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Safer Food Preparation

Project Details

Year: 2002
Location: Lexington
Project Manager: Beverly E. Anderson, Health Director
Partners: Lexington Public Schools Overview

The Lexington Health Department surveyed local food establishments, including public and private school cafeterias, to determine the type and levels of toxics usage in order to develop a set of guidelines on TUR in food service establishments. They held training sessions for key personnel on the findings and identified opportunities for toxics use reduction and safer workplaces. They are developing a model Integrated Pest Management (IPM) Plan for Food Service and a web based training program in IPM for future use by food service personnel.

The Health Department presented their findings during statewide training of Health Officers (see Massachusetts Health Officers Assn.'s 2002 TURN Project) and solicited comments from the food establishments and Health Officers on a potential town policy or regulation requiring IPM in food establishments. As a result of the project, the Board of Health approved a regulation requiring all pest reports to be on-site for safety inspections, and is considering passage of a full regulation requiring IPM in food establishments.

Project Accomplishments

Data Gathering and Analysis: Interviews were carried out with 12 Lexington establishments to assess patterns of toxics usage, working behaviors, purchasing habits, attitudes and other factors contributing to toxics usage in food establishments. Mail-in surveys were sent to the remaining 90 food establishments in the town to gather additional data.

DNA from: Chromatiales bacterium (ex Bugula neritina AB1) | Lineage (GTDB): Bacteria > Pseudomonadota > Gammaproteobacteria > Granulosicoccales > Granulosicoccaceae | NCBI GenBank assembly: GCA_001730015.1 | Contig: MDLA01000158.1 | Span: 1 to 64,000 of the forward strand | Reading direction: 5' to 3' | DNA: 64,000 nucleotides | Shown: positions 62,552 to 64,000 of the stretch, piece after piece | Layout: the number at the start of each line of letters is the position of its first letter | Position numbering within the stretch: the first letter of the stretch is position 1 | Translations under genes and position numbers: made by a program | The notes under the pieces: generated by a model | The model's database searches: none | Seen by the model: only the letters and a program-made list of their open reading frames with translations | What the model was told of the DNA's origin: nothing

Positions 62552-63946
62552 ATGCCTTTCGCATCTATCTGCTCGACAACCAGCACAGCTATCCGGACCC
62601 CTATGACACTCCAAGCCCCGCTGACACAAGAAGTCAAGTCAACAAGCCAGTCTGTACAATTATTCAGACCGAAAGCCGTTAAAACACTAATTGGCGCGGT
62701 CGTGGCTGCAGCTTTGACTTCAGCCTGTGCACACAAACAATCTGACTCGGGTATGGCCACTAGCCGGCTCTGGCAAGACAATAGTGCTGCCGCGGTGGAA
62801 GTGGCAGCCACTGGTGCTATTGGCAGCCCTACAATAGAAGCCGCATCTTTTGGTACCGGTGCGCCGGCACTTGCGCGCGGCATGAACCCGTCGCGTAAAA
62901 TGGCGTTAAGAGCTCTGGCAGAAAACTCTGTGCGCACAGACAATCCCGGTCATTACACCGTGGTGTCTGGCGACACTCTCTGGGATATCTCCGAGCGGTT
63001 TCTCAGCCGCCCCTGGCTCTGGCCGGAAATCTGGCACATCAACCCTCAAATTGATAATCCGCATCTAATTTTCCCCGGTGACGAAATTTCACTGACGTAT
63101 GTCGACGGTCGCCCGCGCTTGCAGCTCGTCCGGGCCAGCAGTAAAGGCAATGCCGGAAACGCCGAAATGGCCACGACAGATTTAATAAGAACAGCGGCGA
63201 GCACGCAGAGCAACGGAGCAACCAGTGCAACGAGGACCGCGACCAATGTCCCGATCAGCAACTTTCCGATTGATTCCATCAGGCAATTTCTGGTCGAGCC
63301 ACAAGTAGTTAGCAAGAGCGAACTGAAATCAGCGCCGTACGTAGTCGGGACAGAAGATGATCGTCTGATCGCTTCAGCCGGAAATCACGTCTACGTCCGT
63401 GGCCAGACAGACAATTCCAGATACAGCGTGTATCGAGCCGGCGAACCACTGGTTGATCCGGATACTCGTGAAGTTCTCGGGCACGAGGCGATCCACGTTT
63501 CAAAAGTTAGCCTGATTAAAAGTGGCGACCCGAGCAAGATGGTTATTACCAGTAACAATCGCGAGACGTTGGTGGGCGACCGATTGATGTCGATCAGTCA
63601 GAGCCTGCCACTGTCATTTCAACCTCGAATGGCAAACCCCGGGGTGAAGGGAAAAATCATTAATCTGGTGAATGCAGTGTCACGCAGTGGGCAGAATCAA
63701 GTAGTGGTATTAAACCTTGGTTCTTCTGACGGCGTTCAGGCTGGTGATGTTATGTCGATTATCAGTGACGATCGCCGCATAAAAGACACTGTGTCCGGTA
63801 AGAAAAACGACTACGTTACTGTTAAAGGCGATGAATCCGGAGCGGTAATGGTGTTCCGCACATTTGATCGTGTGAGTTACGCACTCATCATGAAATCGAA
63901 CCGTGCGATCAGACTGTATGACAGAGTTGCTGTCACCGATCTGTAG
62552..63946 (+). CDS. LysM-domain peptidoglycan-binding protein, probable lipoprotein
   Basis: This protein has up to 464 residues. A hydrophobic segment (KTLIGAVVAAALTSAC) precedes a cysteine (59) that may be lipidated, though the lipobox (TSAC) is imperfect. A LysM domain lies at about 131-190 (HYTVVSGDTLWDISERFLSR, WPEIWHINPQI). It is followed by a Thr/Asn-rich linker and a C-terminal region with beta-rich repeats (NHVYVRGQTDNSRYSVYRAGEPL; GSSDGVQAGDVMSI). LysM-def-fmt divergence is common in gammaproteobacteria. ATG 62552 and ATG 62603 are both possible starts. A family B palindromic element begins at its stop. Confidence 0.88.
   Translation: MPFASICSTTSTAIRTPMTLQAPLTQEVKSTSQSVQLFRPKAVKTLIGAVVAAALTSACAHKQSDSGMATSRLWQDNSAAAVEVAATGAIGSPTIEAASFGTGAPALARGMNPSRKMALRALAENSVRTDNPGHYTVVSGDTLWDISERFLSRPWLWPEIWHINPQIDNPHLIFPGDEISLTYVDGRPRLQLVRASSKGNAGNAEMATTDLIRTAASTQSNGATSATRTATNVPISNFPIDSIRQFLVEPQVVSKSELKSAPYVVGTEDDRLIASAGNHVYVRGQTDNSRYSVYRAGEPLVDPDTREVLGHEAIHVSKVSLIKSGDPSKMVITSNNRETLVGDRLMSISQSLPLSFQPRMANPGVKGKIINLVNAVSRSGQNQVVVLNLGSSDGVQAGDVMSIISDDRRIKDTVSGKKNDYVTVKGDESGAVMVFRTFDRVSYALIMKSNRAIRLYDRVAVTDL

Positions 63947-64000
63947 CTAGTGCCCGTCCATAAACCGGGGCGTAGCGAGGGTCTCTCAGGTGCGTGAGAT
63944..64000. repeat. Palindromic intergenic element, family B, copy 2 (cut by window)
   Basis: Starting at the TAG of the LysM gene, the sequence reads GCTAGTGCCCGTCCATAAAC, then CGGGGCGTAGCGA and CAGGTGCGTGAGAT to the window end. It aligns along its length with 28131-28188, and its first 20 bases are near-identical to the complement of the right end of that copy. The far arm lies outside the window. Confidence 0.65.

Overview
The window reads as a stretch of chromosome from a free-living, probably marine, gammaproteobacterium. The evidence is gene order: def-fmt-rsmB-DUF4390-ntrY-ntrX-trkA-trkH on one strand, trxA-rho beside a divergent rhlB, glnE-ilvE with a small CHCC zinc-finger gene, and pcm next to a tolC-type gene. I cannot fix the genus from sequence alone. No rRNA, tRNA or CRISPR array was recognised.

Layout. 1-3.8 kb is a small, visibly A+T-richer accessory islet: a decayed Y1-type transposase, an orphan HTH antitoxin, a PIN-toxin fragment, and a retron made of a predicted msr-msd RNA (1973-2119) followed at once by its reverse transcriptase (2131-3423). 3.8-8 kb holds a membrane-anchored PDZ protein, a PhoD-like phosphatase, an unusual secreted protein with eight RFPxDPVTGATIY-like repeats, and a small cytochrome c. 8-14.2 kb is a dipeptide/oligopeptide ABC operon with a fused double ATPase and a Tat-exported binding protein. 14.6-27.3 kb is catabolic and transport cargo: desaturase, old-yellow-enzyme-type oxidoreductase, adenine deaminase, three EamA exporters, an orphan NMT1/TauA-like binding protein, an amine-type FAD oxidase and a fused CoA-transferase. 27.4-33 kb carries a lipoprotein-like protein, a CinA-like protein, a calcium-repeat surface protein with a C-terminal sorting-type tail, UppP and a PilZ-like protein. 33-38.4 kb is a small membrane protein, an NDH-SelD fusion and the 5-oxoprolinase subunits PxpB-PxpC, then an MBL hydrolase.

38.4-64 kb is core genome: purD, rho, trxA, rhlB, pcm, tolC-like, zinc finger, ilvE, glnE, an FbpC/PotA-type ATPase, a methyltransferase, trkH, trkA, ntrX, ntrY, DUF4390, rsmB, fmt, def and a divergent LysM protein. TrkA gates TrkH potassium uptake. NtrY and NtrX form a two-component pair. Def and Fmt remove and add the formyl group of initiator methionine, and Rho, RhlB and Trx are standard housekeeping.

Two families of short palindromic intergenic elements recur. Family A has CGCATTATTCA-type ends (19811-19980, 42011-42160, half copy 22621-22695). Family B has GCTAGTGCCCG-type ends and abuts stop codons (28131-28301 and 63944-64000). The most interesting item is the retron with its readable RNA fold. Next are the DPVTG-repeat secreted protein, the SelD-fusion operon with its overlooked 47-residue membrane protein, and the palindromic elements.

Following the survey process, material safety data sheets on products used were collected and analyzed for potential health effects of substances both alone, and with respect to usage patterns and exposure potential within the food establishment environment. Receptors for health effect analysis included workers, customers, and the indoor and outdoor environments.

Communications and Training: Training to a limited number of food establishments was carried out. Additional training to ensure reach to the target audience is planned for late September-October of 2002 (this will be required training!). Toxics use training is now incorporated into the routine food safety inspection process for the next year. On-line learning will be available in late July on the Lexington web site. Training for health officers was carried out in collaboration with the Mass. Health Officer's Association at four sessions, and additional training is planned at the association's yearly conference in November of 2002.